Our total trip time took us around 10 hours which is about what I expected. It usually takes me an hour less than the total mileage give or take on either end. The wind really slowed us down at points and there was a period where I was a little afraid of being blown off the mountain when we re-summited Belford. The top of a mountain is no place to be when the winds pick up and that day was no exception! We were just lucky to have no rain or snow. We made it back to the car to find Chad sleeping in the back and then enjoyed a celebratory beer before heading to Tommy Knockers. I am such a fan of eating while hiking but not much stopping and resting occurred on this trip so Tommy Knockers was a well deserved meal. At the end of the day it was a wonderful hike despite the winds and I am so glad I was able to bring new friends up the mountain with me. It's always a joy to find other people who love to hike as much as I do and can handle the journey. It's only the second week of June and I already have two more hikes this month planned. I hope to be finishing these 14ers soon but, like a good book I am savoring each one. Knowing that it's not about finishing a list but about the journey and memories each one creates for me.

Sunday, June 3, 2012

Being the Best Version of yourself

When I started my yoga teacher training, my mentor told me that our goal should be to inspire at least one person a day to work out. I've made this my mission ever since whether personally in a yoga or spin class or via social media such as facebook. I actually had a conversation with a friend the other day and she told me that I inspire her to lead a healthier lifestyle. This friend is younger and I don't see her often and I had no idea that in the limited time I did get to see her that I inspired her to want to be healthier. To be fair, I've had a head start on a lot of you out there. I began my fitness journey 3 years ago as a way to get in shape before my wedding. Before then I was on and off when it came to working out. I'd go in waves, as I'm sure everyone does. I was a Miller Lite girl for almost three years and I can tell you even being in those skimpy outfits did not inspire me to be healthier. They inspired me to be skinny but I cared not for muscle. Being from the south I think the mentality is to look good but don't be seen breaking a sweat. I'd take step classes at the YMCA in air conditioned rooms. People would come in and out of the classes and no one, that I ever saw, was working HARD. I'm talking, sweat pouring out of every part of your body, feel like you might faint or die, biggest loser style work out. I never saw it. Ever.

To be fair, it wasn't until I actually started teaching yoga, spin, kettlebells, and barre that I began making changes in my own diet. As a flight attendant I was accustomed to being on the go and eating whatever I could whenever I could. I would fly 4 day trips and being gone for that long away from home meant being at the mercy of hotel mini fridges, a small lunch bag and, if I was lucky, a microwave. Not exactly conducive for healthy eating habits. When I came home from my trips I would sometimes cook, but usually my husband was tired of eating in from cooking for himself every night so we would eat out. It's not like I always ate terrible but I wasn't exactly a stranger to sugar and carbs. So when my weekends started filling up with teaching classes something had to give. You can't possibly teach two-three classes a day then do your own workouts and expect to have energy to survive the rest of the day if you aren't taking in what your body needs. Being at the gym more meant being around other teachers who had much healthier eating habits than I did so I started to learn tips from them. Snacks I could eat, simple meals I could make. My mom got me a subscription to Whole Living and it blew my mind. Simple recipes I could make for breakfast, lunch and dinner. I started with their new year whole living action plan detox smoothies and loved them. I would go to sunflower market and buy bulk raw almonds and trail mix that I could keep with me during the day when I needed an energizing snack. Every time I went to the store I bought bananas or apples and used them in my smoothies or ate them for a quick snack.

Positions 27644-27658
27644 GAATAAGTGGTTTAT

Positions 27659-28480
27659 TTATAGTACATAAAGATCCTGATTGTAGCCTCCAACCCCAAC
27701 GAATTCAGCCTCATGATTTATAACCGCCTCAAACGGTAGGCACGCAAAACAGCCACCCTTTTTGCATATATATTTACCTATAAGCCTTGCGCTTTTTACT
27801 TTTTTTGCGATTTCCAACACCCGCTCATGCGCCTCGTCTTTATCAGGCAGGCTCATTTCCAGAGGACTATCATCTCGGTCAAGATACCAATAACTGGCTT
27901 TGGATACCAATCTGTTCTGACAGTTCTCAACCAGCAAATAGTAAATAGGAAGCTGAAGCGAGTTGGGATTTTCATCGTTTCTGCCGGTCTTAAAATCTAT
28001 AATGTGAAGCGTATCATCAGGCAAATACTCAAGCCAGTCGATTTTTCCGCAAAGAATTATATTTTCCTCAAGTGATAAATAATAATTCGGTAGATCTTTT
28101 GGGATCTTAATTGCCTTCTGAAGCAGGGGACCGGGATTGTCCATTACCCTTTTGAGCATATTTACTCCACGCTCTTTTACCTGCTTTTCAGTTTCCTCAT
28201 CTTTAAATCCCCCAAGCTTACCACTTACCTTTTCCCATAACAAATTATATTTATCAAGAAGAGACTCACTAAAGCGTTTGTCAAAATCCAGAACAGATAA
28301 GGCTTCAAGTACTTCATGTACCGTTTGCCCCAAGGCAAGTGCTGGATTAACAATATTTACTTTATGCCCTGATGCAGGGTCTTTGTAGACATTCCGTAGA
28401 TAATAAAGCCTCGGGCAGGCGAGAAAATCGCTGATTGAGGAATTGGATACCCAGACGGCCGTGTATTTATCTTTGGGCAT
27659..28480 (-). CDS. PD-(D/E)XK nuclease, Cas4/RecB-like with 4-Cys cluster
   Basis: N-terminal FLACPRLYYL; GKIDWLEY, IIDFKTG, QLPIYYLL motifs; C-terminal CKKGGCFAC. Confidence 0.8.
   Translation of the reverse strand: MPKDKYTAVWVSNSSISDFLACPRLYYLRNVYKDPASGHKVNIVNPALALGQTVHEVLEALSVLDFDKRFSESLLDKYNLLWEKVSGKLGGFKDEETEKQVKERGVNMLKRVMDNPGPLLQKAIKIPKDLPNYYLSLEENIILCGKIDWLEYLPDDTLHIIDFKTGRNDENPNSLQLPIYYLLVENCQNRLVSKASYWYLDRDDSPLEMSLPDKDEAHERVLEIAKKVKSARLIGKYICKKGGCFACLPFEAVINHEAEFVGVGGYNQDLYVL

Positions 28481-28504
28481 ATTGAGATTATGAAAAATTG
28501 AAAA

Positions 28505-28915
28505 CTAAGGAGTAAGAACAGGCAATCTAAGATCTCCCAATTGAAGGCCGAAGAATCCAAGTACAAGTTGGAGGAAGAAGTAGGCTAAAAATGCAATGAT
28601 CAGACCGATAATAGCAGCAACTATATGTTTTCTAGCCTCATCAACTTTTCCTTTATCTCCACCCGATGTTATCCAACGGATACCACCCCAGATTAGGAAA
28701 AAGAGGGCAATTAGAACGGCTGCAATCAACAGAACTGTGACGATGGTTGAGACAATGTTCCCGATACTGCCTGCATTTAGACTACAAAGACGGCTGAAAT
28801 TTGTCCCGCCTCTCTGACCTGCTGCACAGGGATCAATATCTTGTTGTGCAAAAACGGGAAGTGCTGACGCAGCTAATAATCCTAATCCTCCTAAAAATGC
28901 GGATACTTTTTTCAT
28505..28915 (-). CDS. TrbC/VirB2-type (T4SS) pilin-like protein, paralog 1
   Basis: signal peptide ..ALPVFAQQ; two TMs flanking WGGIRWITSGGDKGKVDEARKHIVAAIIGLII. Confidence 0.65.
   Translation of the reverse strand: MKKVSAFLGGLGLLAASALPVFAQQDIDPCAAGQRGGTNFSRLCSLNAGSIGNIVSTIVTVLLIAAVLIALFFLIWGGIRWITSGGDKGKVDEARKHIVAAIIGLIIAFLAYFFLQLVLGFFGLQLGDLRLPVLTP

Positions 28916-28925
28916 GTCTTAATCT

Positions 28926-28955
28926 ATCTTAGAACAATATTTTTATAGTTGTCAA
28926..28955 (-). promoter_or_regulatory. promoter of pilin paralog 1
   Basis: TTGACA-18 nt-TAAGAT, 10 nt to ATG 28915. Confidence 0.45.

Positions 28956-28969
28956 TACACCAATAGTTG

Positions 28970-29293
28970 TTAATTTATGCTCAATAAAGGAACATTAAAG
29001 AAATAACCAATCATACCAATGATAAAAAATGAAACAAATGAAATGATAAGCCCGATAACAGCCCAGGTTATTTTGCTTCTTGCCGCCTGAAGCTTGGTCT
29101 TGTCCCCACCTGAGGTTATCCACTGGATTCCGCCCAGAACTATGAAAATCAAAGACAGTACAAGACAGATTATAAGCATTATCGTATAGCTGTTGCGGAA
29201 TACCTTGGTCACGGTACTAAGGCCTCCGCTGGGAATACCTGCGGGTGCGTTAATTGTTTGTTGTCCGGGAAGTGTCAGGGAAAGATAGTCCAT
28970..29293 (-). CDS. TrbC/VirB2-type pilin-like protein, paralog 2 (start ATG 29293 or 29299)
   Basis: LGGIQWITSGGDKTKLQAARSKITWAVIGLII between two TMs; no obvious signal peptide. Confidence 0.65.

Like anything else in life, change doesn't happen overnight. I honestly don't know when my body shifted from thin to toned then to muscular and strong. 2 years I set a goal for myself to be able to hold a handstand in the middle of the room- and now this:
The yoga teacher's retreat in Costa Rica also gave me a good perspective on healthy eating. The resort controlled our breakfast, lunch and dinner and they cooked only what was fresh or what they grew in the garden. An example of breakfast:

Usually fruit, coffee and sometimes yogurt and granola


As you can see it's mostly veggies with a little protein.

So I started trying to replicate these meals at home for myself. Here's an example of my lunch one day: